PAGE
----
Some Low-Pass Functions in Systems Theory

From LNTwww

General remarks

All low-pass functions described in the next sections have the following properties:

  • The frequency response  $H(f)$  is real and even so that according to the  $\text{Assignment Theorem}$  the associated impulse response  $h(t)$  is always real and even,  too.
  • The advantage of these  »system theoretical filter functions«  is the simple description by at most two parameters such that the filter influence can be represented in a transparent way.
  • The most important frequency response parameter is the  »equivalent bandwidth«  according to the definition via the equal-area rectangle:
$$\Delta f = \frac{1}{H(f=0)}\cdot \int_{-\infty}^{+\infty}H(f) \hspace{0.15cm} {\rm d}f.$$
$$\Delta t = \frac{1}{h(t=0)}\cdot \int_{-\infty}^{+\infty}h(t) \hspace{0.15cm} {\rm d}t = \frac{1}{\Delta f}.$$
  • The direct signal  $\rm (DC)$  transmission factor is always assumed to be  $H(f = 0) = 1$  unless explicitly stated otherwise.

Ideal low-pass filter – Rectangular-in-frequency

$\text{Definition:}$  An  »ideal low-pass filter«  is on hand if its frequency response has the following rectangular shape:

$$H(f) = H_{\rm RLP}(f) =\left\{ \begin{array}{l} \hspace{0.25cm}1 \\ 0.5 \\\hspace{0.25cm} 0 \\ \end{array} \right.\quad \quad\begin{array}{*{10}c} \text {for} \\ \text {for} \\ \text {for} \\ \end{array}\begin{array}{*{20}c}{\vert \hspace{0.005cm}f\hspace{0.05cm} \vert< \Delta f/2,} \\{\vert \hspace{0.005cm}f\hspace{0.05cm} \vert = \Delta f/2,} \\{\vert \hspace{0.005cm}f\hspace{0.05cm} \vert > \Delta f/2.} \\\end{array}$$
  1. We sometimes also use the term  »rectangular low-pass filter«  $\rm (RLP)$.
  2. Here  $Δf$  denotes the  »system theoretical bandwidth«. 
  3. $f_{\rm G}=Δf/2$  denotes the  »cut-off frequency«   $($German:  "Grenzfrequenz"   ⇒   subscript  $\rm G)$.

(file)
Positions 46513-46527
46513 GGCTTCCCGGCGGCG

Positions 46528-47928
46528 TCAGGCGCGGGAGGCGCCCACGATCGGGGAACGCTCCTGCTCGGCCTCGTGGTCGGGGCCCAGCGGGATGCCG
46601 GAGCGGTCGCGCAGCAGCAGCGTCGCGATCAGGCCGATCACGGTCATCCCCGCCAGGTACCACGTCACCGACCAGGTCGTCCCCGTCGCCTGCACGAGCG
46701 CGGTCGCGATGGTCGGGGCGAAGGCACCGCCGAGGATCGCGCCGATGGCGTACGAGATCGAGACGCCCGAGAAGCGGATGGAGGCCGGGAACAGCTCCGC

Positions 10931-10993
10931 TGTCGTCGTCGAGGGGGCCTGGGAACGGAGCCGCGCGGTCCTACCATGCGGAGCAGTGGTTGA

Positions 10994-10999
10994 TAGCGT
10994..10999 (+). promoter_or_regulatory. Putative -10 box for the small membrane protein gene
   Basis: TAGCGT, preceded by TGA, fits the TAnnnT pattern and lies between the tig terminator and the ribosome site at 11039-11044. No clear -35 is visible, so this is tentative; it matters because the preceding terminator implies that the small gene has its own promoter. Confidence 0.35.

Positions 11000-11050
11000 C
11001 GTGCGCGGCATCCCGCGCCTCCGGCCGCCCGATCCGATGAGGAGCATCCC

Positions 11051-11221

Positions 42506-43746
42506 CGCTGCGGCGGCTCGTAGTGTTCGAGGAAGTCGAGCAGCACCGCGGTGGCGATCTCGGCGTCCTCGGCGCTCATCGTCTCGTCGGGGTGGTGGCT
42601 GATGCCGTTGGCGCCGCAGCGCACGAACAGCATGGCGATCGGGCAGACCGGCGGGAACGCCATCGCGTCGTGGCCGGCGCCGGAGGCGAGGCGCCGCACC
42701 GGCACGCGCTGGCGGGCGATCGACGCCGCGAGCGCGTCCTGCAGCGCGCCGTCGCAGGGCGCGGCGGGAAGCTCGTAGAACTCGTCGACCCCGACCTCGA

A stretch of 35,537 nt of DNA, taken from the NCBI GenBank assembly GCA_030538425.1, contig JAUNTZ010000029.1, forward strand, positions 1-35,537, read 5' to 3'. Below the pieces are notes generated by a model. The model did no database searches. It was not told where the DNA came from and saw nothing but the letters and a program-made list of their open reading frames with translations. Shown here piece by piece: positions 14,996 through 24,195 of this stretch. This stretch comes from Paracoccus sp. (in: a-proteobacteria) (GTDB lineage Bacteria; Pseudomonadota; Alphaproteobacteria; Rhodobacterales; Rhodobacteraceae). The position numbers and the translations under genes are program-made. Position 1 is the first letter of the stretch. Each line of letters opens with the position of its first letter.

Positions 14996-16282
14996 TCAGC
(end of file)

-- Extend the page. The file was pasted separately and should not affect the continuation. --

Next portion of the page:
Ideal low-pass filter:  Frequency response and impulse response

The graph shows such an ideal low-pass filter in the frequency and time domain. 

The following can be concluded from these curves:

  • Due to the abrupt,  infinitely steep roll-off the  »3 dB cut-off frequency«   ⇒  
    $f_{\rm G}$  is here exactly half the  »system theoretic bandwidth«  $Δf$.
  • All spectral components with  $f \lt f_{\rm G}$  are transmitted undistorted   ⇒   »pass band«.
  • All components with  $f \gt f_{\rm G}$  are completely suppressed   ⇒   »stop band«.
  • By definition,  $H(f) = 0.5$  holds for  $f = \pm f_{\rm G}$.

Description of the ideal low-pass filter in the time domain:

  • According to the inverse Fourier transform the  »impulse response«  $($right diagram$)$:
$$h(t) = h_{\rm RLP}(t) =\Delta f \cdot {\rm si}(\pi \cdot \Delta f \cdot t)\hspace{0.55cm}{\rm{with}}\hspace{0.7cm}{\rm si}(x) ={\sin(x)}/{x},\hspace{0.5cm}{\rm or}$$
$$h_{\rm RLP}(t) =\Delta f \cdot {\rm sinc}(\Delta f \cdot t)\hspace{0.7cm}{\rm{with}}\hspace{0.7cm}{\rm sinc}(x) ={\sin(\pi x)}/{(\pi x)}.$$
  • $h(t)$  extended to infinity on both sides and exhibits equidistant zero-crossings at an interval of  $Δt = 1/ Δf$.
  • The asymptotic decay is inversely proportional to time  $|t|$:
$$|h(t)| = \frac{\Delta f}{\pi \cdot \Delta f \cdot |t|} \cdot \left |{\rm sin}(\pi \cdot \Delta f\cdot t )\right | \le \frac{1}{\pi \cdot |t|}.$$
  • It follows that the impulse response is certainly less than  $1‰$  of the impulse maximum only for times  $t \gt t_{1‰} = 318 \cdot \Delta t$.
  • The step response  $\sigma(t)$  is obtained from the impulse response by integration and is:
$${\sigma}(t) = \int_{ - \infty }^{ t } {h ( \tau )} \hspace{0.1cm}{\rm d}\tau = \frac{1}{2} + \frac{1}{\pi} \cdot {\rm Si}(\pi \cdot\Delta f \cdot t ).$$
  • Here,  the so-called  »integral sine function«  is used:
$${\rm Si}(x) = \int_{ 0 }^{ x } {{\rm si} ( \xi )} \hspace{0.1cm}{\rm d}\xi = x - \frac{x^3}{3 \cdot 3!} + \frac{x^5}{5 \cdot 5!} - \frac{x^7}{7 \cdot 7!}+\text{ ...}$$